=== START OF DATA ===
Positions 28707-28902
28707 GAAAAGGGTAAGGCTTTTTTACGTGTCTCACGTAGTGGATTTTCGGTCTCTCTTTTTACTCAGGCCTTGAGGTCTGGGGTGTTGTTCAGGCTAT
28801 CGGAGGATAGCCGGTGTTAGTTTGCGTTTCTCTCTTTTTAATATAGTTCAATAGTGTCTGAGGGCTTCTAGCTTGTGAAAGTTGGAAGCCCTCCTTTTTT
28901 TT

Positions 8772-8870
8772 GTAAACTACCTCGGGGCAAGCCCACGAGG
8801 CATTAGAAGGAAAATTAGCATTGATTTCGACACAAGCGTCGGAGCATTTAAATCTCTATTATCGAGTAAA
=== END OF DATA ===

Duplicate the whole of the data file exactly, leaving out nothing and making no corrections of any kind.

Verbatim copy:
Positions 28707-28902
28707 GAAAAGGGTAAGGCTTTTTTACGTGTCTCACGTAGTGGATTTTCGGTCTCTCTTTTTACTCAGGCCTTGAGGTCTGGGGTGTTGTTCAGGCTAT
28801 CGGAGGATAGCCGGTGTTAGTTTGCGTTTCTCTCTTTTTAATATAGTTCAATAGTGTCTGAGGGCTTCTAGCTTGTGAAAGTTGGAAGCCCTCCTTTTTT
28901 TT

Positions 8772-8870
8772 GTAAACTACCTCGGGGCAAGCCCACGAGG
8801 CATTAGAAGGAAAATTAGCATTGATTTCGACACAAGCGTCGGAGCATTTAAATCTCTATTATCGAGTAAA